Freedom of expression
You have the right to hold your own opinions and to express them freely without government interference.
This includes the right to express your views aloud or through:
- published articles, books or leaflets
- television or radio broadcasting
- works of art
- communication on the internet.
The right to freedom of expression is particularly important for journalists and other people working in the media. They must be free to criticise the state without fear of prosecution – this is an important feature of a democratic society. However, the media does have to bear in mind other human rights, such as a person’s right to respect for their private life.
The law also protects your freedom to receive information from other people by, for example, being part of an audience or reading a magazine.
Although you have the freedom to express your views and beliefs, you have a duty to behave responsibly and to respect other people’s rights.
Public authorities may restrict your right to freedom of expression if they can show that their action has a proper basis in law, and is necessary and ‘proportionate’ in order to:
- protect national security, territorial integrity or public safety
- prevent disorder or crime
- protect health or morals
- protect the rights and reputations of other people
- prevent the disclosure of information received in confidence
- maintain the authority and impartiality of the judiciary.
It may be permissible to restrict your freedom of expression if, for example, you express views that encourage racial or religious hatred.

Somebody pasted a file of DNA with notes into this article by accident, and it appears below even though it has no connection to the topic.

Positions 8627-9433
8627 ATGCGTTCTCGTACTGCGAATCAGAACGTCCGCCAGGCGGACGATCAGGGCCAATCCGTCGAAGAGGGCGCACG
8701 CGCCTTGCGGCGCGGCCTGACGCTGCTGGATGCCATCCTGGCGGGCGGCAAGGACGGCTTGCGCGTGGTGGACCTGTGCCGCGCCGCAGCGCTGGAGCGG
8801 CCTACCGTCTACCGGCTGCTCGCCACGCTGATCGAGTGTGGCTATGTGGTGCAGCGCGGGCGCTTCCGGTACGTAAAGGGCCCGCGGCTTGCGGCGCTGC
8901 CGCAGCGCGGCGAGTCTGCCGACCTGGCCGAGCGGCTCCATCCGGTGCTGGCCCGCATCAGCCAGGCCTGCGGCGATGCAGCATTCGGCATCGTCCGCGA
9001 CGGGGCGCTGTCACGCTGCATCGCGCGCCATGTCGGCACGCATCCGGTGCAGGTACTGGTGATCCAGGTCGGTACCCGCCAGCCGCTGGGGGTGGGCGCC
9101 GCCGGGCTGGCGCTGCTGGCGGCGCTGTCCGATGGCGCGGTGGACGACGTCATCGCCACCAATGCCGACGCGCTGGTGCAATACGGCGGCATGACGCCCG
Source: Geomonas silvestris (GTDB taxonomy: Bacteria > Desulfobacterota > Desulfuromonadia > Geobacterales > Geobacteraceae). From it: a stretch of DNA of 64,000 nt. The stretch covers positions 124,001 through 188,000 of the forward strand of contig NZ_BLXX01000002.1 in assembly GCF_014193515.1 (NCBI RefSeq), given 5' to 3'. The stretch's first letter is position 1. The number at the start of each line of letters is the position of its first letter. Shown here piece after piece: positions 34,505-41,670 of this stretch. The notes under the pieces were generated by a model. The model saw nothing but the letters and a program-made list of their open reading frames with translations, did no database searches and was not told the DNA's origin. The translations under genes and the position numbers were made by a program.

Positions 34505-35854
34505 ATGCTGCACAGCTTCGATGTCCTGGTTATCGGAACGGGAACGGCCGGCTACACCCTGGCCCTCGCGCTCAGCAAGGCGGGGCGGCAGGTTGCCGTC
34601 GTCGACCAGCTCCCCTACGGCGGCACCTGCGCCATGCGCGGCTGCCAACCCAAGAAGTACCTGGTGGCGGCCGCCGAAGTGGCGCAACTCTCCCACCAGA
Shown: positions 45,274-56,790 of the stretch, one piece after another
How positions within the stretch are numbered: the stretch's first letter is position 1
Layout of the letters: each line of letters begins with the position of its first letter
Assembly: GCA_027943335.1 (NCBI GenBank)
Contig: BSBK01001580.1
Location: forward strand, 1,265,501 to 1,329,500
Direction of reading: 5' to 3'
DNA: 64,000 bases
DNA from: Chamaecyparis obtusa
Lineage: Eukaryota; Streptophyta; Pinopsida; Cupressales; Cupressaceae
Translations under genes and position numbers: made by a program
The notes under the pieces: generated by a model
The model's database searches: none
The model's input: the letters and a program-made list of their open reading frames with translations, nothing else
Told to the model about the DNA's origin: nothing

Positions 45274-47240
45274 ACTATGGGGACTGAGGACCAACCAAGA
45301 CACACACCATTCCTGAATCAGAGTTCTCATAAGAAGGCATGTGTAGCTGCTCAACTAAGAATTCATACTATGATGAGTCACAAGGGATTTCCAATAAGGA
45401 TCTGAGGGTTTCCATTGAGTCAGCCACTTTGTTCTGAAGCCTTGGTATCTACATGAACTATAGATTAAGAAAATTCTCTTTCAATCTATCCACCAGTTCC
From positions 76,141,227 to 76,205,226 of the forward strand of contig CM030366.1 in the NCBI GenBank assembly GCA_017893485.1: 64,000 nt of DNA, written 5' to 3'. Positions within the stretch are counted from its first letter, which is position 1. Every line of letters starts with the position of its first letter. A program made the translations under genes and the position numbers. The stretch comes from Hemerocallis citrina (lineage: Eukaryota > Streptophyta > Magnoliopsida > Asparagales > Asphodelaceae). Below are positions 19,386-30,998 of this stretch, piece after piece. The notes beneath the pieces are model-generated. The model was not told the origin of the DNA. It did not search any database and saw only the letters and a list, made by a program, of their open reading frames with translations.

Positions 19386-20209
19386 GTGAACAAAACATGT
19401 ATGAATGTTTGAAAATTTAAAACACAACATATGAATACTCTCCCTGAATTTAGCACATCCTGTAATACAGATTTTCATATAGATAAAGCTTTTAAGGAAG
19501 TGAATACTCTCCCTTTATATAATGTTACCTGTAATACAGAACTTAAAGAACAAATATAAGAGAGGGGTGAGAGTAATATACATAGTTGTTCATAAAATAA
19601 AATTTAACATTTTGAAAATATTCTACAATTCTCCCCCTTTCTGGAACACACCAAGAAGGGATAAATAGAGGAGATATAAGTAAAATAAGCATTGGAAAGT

However, the relevant public authority must show that the restriction is ‘proportionate’, in other words the restriction must be no more than is necessary, appropriate and not excessive in the circumstances.
Article 10: Freedom of expression
1. Everyone has the right to freedom of expression. This right shall include freedom to hold opinions and to receive and impart information and ideas without inference by public authority and regardless of frontiers. This Article shall not prevent States from requiring the licensing of broadcasting, television or cinema enterprises.
2. The exercise of these freedoms, since it carries with it duties and responsibilities, may be subject to such formalities, conditions, restrictions or penalties as are prescribed by law and are necessary in a democratic society, in the interests of national security, territorial disorder or crime, for the protection of health or morals, for the protection of the reputation or rights of others, for preventing the disclosure of information received in confidence, or for maintaining the authority and impartiality of the judiciary.
Observer and The Guardian v United Kingdom (1991)
The Guardian and The Observer newspapers published some excerpts from Peter Wright’s book Spycatcher, which contained material alleging that MI5 had conducted unlawful activities. The government succeeded in obtaining an injunction preventing further publication until proceedings relating to a breach of confidence had been concluded. Subsequently the book was published in other countries and then in the UK. The Guardian complained that the continuation of the injunction infringed the right to freedom of expression in Article 10.
The European Court of Human Rights held that although the injunction was lawful, as it was in the interests of national security, once the book had been published, there was insufficient reason for continuing the publication ban. The injunction should have been discharged once the information was no longer confidential.
(Case summary taken from Human rights, human lives, Department for Constitutional Affairs, 2006.)
Last Updated: 09 Jun 2009